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5 Ways to Shop More Sustainably

This article is written by a student writer from the Her Campus at Illinois State chapter.

Let’s face it, most of us have caved and ordered a large Shein haul, knowing full well that their reputation is abysmal when it comes to how they have built their fast fashion empire. This is especially true if you’re a college student, and want to save money as well as keep up with the latest trends. While it’s hard to avoid buying from companies that utilize fast fashion these days, there are still steps that you can take to shop more sustainably to better yourself, others and the environment.

1. Buy Multi-Seasonal Pieces

Mixing and matching are the keys to not overconsuming fast fashion. If you buy just four or five items that you can wear all year long, with just about anything, then you’ll have less need to keep purchasing new clothes every time the season changes. Clothes that are more neutral in color, like blacks, whites, browns and blues are perfect staple pieces for your wardrobe, and can be paired or layered to dress according to the season.

2. Learn How to Repair Your Clothes

Whether you learn from a YouTube tutorial or your mom, knowing how to fix basic rips, tears, or snags in your clothes is a great way to avoid having to buy new clothes anytime something goes wrong. Sewing machines tend to be more on the expensive side, but there’s always the good old-fashioned needle and thread. This is a highly beneficial skill in order to avoid having to go shopping every few weeks if you have a tendency to rip or snag your clothes. And, if you turn out to be good at repairing clothes, you can even turn it into a small business for others so that you end up making money instead of spending it.

3. Shop And Donate At Thrift Stores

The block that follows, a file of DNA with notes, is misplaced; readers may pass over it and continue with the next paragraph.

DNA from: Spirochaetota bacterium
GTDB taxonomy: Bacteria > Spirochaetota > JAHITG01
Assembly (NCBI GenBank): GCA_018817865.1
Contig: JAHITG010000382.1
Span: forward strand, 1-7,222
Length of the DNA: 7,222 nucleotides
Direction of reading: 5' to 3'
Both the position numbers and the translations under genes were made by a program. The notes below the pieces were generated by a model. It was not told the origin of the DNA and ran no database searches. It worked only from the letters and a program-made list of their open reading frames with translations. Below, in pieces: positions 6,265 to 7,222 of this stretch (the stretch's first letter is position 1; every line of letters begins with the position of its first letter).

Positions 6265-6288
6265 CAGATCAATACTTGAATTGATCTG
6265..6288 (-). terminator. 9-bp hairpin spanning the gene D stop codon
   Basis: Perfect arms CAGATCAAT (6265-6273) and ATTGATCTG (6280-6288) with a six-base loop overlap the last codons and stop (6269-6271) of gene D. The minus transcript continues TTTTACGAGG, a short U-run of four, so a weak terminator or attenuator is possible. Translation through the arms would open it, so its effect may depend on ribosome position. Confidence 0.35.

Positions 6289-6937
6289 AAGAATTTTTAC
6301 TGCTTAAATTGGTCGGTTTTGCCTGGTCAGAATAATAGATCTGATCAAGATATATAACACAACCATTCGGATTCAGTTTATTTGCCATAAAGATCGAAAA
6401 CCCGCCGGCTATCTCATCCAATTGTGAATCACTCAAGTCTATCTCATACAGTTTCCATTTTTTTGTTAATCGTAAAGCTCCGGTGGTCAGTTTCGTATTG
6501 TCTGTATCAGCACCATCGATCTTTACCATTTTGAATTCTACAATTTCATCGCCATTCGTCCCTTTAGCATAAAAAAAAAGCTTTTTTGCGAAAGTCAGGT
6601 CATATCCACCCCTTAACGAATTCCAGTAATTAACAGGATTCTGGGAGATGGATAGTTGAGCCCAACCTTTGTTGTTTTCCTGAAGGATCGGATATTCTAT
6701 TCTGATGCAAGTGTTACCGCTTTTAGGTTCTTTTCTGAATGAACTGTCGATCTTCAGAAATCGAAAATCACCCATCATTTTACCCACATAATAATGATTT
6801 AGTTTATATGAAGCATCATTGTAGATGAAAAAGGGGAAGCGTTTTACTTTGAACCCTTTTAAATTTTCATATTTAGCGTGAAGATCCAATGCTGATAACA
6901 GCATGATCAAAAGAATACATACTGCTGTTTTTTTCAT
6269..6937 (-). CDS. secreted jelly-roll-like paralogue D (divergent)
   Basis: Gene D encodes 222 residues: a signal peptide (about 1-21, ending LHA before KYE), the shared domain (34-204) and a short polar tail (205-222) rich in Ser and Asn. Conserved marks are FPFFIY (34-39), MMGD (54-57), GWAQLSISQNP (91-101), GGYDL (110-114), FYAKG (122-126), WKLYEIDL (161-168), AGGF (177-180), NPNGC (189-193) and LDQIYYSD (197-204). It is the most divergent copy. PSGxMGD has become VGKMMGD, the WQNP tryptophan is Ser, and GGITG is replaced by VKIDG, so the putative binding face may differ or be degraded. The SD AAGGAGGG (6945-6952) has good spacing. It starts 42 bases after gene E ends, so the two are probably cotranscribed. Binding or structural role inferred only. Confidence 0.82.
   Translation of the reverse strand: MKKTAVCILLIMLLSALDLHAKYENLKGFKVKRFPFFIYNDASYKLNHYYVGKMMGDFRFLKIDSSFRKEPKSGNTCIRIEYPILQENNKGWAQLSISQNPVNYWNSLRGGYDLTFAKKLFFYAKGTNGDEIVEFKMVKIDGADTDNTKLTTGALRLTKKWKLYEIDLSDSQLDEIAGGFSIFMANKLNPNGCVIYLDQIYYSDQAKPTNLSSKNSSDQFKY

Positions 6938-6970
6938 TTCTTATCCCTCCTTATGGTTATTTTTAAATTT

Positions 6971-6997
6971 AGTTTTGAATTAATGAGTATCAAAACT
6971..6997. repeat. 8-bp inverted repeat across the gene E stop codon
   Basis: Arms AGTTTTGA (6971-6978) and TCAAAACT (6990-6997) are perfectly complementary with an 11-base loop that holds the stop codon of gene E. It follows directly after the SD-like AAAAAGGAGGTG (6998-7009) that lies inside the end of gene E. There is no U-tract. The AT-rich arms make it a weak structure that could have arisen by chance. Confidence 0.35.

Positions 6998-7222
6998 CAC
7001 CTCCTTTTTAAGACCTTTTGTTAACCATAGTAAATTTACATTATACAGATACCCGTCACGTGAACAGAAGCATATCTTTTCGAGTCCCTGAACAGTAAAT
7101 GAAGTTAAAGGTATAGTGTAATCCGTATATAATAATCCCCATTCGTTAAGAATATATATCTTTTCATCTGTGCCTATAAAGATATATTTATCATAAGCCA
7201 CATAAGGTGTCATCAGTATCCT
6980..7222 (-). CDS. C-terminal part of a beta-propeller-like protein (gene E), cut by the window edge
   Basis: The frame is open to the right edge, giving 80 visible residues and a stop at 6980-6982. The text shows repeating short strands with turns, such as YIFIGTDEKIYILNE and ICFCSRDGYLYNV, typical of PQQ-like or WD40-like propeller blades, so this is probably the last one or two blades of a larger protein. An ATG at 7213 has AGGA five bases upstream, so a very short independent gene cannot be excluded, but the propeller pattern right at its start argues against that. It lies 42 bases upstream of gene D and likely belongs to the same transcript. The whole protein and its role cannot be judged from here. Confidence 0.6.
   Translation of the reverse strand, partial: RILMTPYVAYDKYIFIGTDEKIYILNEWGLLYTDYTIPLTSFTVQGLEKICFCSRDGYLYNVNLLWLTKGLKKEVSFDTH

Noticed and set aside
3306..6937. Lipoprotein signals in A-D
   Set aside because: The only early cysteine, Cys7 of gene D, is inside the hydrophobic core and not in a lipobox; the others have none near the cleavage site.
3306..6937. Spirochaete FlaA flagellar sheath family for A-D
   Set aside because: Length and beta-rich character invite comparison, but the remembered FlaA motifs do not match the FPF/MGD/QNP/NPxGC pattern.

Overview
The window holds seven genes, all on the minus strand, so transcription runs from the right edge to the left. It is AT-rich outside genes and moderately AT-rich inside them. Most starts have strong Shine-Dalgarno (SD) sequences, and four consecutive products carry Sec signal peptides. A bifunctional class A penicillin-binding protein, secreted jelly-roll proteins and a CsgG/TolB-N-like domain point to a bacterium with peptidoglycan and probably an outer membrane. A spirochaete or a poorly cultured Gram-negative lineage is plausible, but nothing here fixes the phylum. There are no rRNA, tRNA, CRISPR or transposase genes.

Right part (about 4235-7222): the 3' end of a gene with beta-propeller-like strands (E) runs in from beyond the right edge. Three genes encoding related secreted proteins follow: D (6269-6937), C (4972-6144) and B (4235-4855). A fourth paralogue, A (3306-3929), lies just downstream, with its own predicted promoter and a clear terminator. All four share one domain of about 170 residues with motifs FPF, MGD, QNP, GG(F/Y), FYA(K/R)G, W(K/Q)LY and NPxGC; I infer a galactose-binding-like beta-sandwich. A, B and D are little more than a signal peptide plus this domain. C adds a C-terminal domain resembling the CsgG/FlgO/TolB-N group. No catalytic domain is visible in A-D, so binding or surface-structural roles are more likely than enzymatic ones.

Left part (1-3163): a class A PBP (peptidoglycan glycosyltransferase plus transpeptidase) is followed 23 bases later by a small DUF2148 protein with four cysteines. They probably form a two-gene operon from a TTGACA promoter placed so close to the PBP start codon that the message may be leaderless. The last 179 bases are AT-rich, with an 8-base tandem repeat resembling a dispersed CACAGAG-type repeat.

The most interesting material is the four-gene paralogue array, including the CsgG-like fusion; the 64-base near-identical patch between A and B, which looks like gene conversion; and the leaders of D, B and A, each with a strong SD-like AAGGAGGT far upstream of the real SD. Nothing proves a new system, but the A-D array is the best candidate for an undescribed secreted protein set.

Thrifting is something that has gained a lot of traction on certain social media platforms like TikTok, where posting your latest thrifting haul can get you a lot of attention, and for a good reason. Thrifting at stores such as Goodwill, Plato’s Closet, or your local secondhand shop benefits everyone involved. You’re not giving your money to large corporations that participate in fast fashion, and you can find a lot of trendy clothing for just a couple of bucks. Donating to thrift stores is just as crucial. Whether you grow out of a certain shirt or just don’t like it anymore, instead of letting it sit in a landfill by throwing it away, you can donate it, and let someone else enjoy your sense of fashion.

4. Rent Outfits For Special Events

This tip for shopping more sustainably is especially helpful if you’re on a tight budget, but your friend’s wedding is coming up or you have a black-tie work event that you want to wow everyone at. There are plenty of sites that you can rent fashionable pieces from, such as Rent the Runway, Style Lend and Stitch Fix. You can browse through thousands of designer or non-designer clothing, and rent pieces either one at a time or in bundles with a monthly subscription. It’s a great way to dress for the occasion, but not break your bank account by buying something you might never wear again.

5. Research Sustainable Brands

With the entire internet at your fingertips, there’s no reason why you can’t do your research on clothing brands that have sustainable and ethical practices in how they make and ship their products. A lot of these popular brands, such as Patagonia, Reformation, or Levi’s, use recycled materials and don’t use harmful toxins or bleaches when producing their clothing. A good way to know if an article of clothing was made more sustainably is to look for a tag that says “BCI” on it, which stands for the Better Cotton Initiative. This program is the largest cotton sustainability initiative in the world and helps reduce the harmful effects of cotton farming.

It’s easy to shame others for not shopping as sustainably as they can, but the truth is that it’s easier said than done. You may not be making enough money to spend $70 on one pair of jeans, while on a fast fashion website you can get ten to fifteen different items for that same amount. The core of the problem is those fast fashion brands that take advantage of those with a lower income, and then exploit their workers by not paying them a livable wage. But one person should not be held responsible for the greediness of these brands. Hopefully, in time, we all learn to buy and produce all products more sustainably, in order to help better ourselves and the environment.

Grace Thompson

Illinois State '24

Hi! My name's Grace, and I am a sophomore at Illinois State University, studying Public Health and hoping to go into the epidemiology field. I am from Elgin, IL, about 45 minutes from Chicago. Some things I love are shopping, traveling, and playing with my dog while I'm at home. Joining Her Campus at ISU is something I am so happy that I did, because I met so many amazing girls and am able to write articles I am passionate about that will hopefully inspire others! Feel free to check out my Instagram if you'd like! @gracecthompsonn